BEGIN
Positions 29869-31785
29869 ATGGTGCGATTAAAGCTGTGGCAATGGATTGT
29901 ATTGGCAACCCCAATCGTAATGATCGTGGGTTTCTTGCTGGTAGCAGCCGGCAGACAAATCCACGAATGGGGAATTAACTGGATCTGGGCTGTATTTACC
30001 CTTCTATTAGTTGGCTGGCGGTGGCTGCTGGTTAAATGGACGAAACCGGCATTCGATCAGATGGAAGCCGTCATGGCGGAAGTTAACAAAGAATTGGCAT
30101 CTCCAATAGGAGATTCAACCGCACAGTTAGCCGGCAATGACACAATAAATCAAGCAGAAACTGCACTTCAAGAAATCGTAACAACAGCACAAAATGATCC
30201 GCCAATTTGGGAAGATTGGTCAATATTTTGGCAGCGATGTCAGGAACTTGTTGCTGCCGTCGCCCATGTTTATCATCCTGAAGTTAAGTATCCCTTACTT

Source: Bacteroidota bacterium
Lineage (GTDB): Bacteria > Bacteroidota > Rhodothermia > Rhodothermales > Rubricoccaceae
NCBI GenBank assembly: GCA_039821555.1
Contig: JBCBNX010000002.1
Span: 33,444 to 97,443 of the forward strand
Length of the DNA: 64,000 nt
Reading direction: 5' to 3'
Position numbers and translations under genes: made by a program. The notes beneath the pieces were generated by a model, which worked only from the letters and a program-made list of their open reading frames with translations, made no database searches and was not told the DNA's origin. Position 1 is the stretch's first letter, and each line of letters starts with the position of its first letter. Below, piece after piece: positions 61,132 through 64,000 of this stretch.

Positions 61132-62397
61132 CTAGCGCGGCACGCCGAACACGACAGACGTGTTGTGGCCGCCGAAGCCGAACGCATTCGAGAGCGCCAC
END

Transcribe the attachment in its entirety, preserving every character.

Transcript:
Positions 29869-31785
29869 ATGGTGCGATTAAAGCTGTGGCAATGGATTGT
29901 ATTGGCAACCCCAATCGTAATGATCGTGGGTTTCTTGCTGGTAGCAGCCGGCAGACAAATCCACGAATGGGGAATTAACTGGATCTGGGCTGTATTTACC
30001 CTTCTATTAGTTGGCTGGCGGTGGCTGCTGGTTAAATGGACGAAACCGGCATTCGATCAGATGGAAGCCGTCATGGCGGAAGTTAACAAAGAATTGGCAT
30101 CTCCAATAGGAGATTCAACCGCACAGTTAGCCGGCAATGACACAATAAATCAAGCAGAAACTGCACTTCAAGAAATCGTAACAACAGCACAAAATGATCC
30201 GCCAATTTGGGAAGATTGGTCAATATTTTGGCAGCGATGTCAGGAACTTGTTGCTGCCGTCGCCCATGTTTATCATCCTGAAGTTAAGTATCCCTTACTT

Source: Bacteroidota bacterium
Lineage (GTDB): Bacteria > Bacteroidota > Rhodothermia > Rhodothermales > Rubricoccaceae
NCBI GenBank assembly: GCA_039821555.1
Contig: JBCBNX010000002.1
Span: 33,444 to 97,443 of the forward strand
Length of the DNA: 64,000 nt
Reading direction: 5' to 3'
Position numbers and translations under genes: made by a program. The notes beneath the pieces were generated by a model, which worked only from the letters and a program-made list of their open reading frames with translations, made no database searches and was not told the DNA's origin. Position 1 is the stretch's first letter, and each line of letters starts with the position of its first letter. Below, piece after piece: positions 61,132 through 64,000 of this stretch.

Positions 61132-62397
61132 CTAGCGCGGCACGCCGAACACGACAGACGTGTTGTGGCCGCCGAAGCCGAACGCATTCGAGAGCGCCAC